British Columbia is a work of art. It’s no surprise that our magnificent natural surroundings and rich history and culture have provided endless inspiration to many artists who call B.C. home.
There is no better time than now for B.C. residents to visit a world-class art museum dedicated to elevating the art of this province. For those visiting Whistler this summer, an experience is closer than you think!
Located in Whistler Village across from the Olympic Plaza, the Audain Art Museum plays a central role in championing the visual arts in B.C. Since its establishment in 2016 — through a major philanthropic gift by Michael Audain and Yoshiko Karasawa — the Audain has successfully positioned itself as a leading cultural institution in both B.C. and Canada; through its impressive collection of artistic production, the Museum brings people together in sharing common social values while constructively exploring cultural differences.
The Audain Art Museum’s outstanding Permanent Collection is focused on historical and contemporary B.C. art, housing over 200 works spanning from the late 18th century to the present.
Dr. Curtis Collins, Director & Chief Curator conducts tour during the Alta + Audain: Fine Dining Art Experience. Photo: Darby Magill.
Anchoring the collection is James Hart’s The Dance Screen (The Scream Too), the most significant contemporary carved cedar dance screen in the world. Other highlights include an important collection of 19th and 20th century First Nations masks, a comprehensive selection of paintings by Emily Carr, a brilliant range of works by Vancouver’s photo-conceptualists alongside art by some of Canada’s most celebrated artists.
The Museum hosts two temporary exhibitions per year that feature artists and collections of national as well as international significance. The current Special Exhibition, The Extended Moment: Fifty Years of Collecting Photographs, is organized by the Canadian Photography Institute of the National Gallery of Canada.
Now extended through to October 18, the exhibition provides visitors with a rare opportunity to witness the arc of visual medium from 19th century European daguerreotype portraits to early 21st century figurative azo dye prints from Asia. B.C. based artists featured in The Extended Moment include Stan Douglas and the late Fred Herzog.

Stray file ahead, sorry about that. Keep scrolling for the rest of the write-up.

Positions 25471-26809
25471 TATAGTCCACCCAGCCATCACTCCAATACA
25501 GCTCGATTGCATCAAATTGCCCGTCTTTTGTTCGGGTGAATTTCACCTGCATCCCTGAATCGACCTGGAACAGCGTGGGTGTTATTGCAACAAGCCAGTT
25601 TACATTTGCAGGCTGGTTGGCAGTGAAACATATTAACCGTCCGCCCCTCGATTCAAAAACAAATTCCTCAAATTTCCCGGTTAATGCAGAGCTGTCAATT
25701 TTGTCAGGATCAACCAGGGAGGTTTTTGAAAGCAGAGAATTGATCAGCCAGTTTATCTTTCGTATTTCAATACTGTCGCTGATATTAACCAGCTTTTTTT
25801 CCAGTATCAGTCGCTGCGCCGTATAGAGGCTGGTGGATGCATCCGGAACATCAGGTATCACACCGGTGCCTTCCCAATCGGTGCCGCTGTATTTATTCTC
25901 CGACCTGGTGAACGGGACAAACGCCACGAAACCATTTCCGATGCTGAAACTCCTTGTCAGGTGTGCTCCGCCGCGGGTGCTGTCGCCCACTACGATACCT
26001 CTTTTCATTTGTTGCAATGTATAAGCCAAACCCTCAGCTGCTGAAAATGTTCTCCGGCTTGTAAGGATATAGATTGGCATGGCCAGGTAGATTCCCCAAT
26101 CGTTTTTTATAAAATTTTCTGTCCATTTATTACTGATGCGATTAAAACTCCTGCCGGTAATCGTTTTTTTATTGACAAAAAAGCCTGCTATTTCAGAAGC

Alta + Audain: Fine Dining Art Experience. Photo: Darby Magill.
In partnership with Alta Bistro, the Audain Art Museum is offering a new outdoor dining experience on Friday evenings through to September 4. Blending art and food, the Alta + Audain: Fine Dining Art Experience showcases the respective excellence of B.C.'s visual and culinary arts.
The night starts with an intimate guided tour of the Museum and is followed by an open-air dinner beneath the architecturally-stunning building designed by Vancouver-based firm Patkau Architects. A new menu will be offered each night, centering on seasonal themes B.C. flavours, and regional ingredients, curated in partnership with local foragers and farmers.
Reservations must be booked in advance, with a contactless payment experience available including timed seating, dining details, and wine selection. Visit altabistro.com/audain to make a reservation.
The Audain Art Museum is now open from Thursday to Sunday (and on holiday Mondays) from 11 a.m. to 6 p.m. The 56,000 square foot building provides ample space for a physically distant cultural experience. Arrows, signage, and sanitization stations simplify the process, along with the thoughtful design of the building which creates a linear, one-directional flow of traffic.
Tickets may be purchased in advance online for a contactless payment experience. Admission can also be purchased in person, upon arrival where debit or credit card payment is encouraged.
For ticket sales and museum info, visit audainartmuseum.com/visit.
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